Customers place their orders at Gisela and Rafael Sánchez’s food truck. /Photo by Juan Gutiérrez
Customers place their orders at Gisela and Rafael Sánchez’s food truck. /Photo by Juan Gutiérrez
Customers place their orders at Gisela and Rafael Sánchez’s food truck. /Photo by Juan Gutiérrez

In the last three years, the popularity and creative offerings of food trucks have grown across the country, especially in Los Angeles. Whether selling Korean tacos or gourmet grilled cheese sandwiches, these trucks travel around major cities announcing their whereabouts using social networking tools like Twitter and Facebook.

In Boyle Heights, however, food trucks ”“ called loncheras — are not new, but a longtime — and essential — part of the landscape. Some of these trucks have been operating on the same street corner for decades. But owners say that today’s economy, increased inspections, and complex permit processes make it more challenging for them to make a good living.

Food truck owners Gisela and Rafael Sánchez operate their business near the corner of Evergreen and César Chávez. As nightfall approaches, Rafael can be found setting up a light system, while Gisela serves tacos and burritos to a line of customers. Three decades ago, they began selling food from a small stand. Soon though, they had enough money to acquire a truck and began operating in the Inland Empire. As the years progressed, they worked downtown and eventually began calling Boyle Heights home.

Their business has struggled to survive throughout the years, but the couple has been successfully enough to support their family and even send their two daughters to college. Still, the Sánchezes say the economy has changed for the worse. “Before there were good times. Not anymore,” said Rafael.

Unseen costs
He listed the costs that reduce his profits. “I have to pay 6 percent of what I earn every three months to the L.A. County Board of Equalization, $1,000 [per month] for my truck to be cleaned, and $230 per week for maintenance. All this comes from my pocket,” said Rafael.

Jesús Hermosillo conducted a 2010 study for the UCLA Center for Labor Research & Education on the lonchera business. Hermosillo reported that the health regulations were complex and that the business owners did not always understand them. “The County Health Department needs to have better communication,” said Hermosillo.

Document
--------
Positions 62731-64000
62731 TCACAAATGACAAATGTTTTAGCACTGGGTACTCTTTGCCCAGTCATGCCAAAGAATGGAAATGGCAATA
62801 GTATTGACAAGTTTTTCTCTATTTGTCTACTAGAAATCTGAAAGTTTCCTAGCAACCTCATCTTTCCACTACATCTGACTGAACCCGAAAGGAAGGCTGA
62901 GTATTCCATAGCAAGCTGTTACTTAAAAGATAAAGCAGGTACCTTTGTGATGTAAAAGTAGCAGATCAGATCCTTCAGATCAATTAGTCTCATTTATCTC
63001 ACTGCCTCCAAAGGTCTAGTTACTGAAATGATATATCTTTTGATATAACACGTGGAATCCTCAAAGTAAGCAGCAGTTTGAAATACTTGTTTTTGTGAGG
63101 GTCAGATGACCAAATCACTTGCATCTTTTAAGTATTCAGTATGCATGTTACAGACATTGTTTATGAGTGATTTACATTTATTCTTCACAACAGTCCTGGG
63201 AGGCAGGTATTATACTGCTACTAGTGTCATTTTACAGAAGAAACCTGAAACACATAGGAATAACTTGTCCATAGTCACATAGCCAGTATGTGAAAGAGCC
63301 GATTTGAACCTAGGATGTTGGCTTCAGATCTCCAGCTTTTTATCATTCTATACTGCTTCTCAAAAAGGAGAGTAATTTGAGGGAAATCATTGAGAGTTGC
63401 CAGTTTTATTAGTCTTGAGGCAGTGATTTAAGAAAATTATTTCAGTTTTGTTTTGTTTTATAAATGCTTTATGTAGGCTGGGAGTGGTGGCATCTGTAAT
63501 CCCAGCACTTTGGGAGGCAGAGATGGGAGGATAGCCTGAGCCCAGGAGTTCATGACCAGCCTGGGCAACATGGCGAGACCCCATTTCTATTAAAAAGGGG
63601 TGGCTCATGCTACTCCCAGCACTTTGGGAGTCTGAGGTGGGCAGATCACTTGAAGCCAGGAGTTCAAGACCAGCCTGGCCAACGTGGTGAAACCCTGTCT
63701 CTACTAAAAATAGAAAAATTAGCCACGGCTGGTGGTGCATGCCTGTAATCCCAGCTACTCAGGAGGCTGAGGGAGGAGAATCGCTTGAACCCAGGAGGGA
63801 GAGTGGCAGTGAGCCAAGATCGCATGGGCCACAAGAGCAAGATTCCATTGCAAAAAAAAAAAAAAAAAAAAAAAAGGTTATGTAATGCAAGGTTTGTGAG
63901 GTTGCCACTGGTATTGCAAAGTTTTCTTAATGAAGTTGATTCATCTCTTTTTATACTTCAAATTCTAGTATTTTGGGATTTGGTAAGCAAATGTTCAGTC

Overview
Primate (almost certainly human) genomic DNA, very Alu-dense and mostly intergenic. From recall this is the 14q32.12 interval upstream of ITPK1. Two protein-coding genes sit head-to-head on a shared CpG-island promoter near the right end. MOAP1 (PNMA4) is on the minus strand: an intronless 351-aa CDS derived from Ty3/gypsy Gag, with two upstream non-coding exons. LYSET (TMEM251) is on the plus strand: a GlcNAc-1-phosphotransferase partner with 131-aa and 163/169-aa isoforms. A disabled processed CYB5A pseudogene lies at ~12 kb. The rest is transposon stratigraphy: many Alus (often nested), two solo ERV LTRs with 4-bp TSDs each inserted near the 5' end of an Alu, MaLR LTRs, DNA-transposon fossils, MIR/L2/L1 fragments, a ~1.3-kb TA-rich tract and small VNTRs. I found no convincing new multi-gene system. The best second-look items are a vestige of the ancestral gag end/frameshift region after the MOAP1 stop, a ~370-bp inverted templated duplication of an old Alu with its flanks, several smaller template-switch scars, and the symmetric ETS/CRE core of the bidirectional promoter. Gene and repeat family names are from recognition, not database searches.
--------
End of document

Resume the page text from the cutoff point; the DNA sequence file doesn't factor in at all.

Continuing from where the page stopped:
“Some of the inspectors do not speak Spanish.” Among the challenges facing today’s food truck owners are high gas prices, permit requirements, rigorous inspections, maintenance costs and complex city and county regulations. The latest concern for the food truck owners: paying to register for inspections to receive a food quality letter grade.

: Gisela and Rafael Sanchez next to their popular taco truck. /Photo by Juan Gutiérrez

New in 2011: Health grades
Beginning in January 2011, Los Angeles food truck owners have had to comply with a new ordinance that requires trucks to display a letter grade from public health officials, just like restaurants. According to the Los Angeles County Department of Health, 16 food trucks have registered in the 90033 ZIP code.

But other trucks operate in Boyle Heights that are registered elsewhere, enabling them to avoid the additional costs of the new inspection rule for letter grades. Raúl Ortega, owner of Mariscos Jalisco, has thrived in Boyle Heights despite the additional costs and tough new inspection rules. Parked on Olympic at Lorena, his seafood taco truck opened 11 years ago and has long lines of customers throughout the day.

Customers return for the fresh ingredients and unbeatable prices. Mariscos Jalisco became beloved for its cocteles de campechana and shrimp tacos”“ shrimp cupped in a crunchy taco shell drenched in a spicy tomato sauce”“ topped with freshly sliced avocado. And it gained fame outside the neighborhood because of positive reviews by food critics such as Jonathan Gold, who is now with the Los Angeles Times. Like many food truck owners in the area, the Sánchezes park their truck overnight at a commissary in Maywood. Because Maywood is outside city limits, the letter grade ordinance does not apply.

“If a commissary is in a city that has not passed the ordinance, then they don’t have to have a letter grade. It all depends on where the commissary is,” said Pat Jocan from the L.A. County Department of Public Health. The food vendors in Boyle Heights are a mainstay, with offerings that range from the famous cocteles de campechana to shrimp tacos and tasty tacos de asada. When it comes to street food, ”Boyle Heights is the mecca,” said Ortega.

Lesly Juarez

Lesly Juárez is a recent graduate of the Math, Science and Technology Magnet Academy at Theodore Roosevelt High School. During her free time, she likes to read, run and swim. She now attends California...

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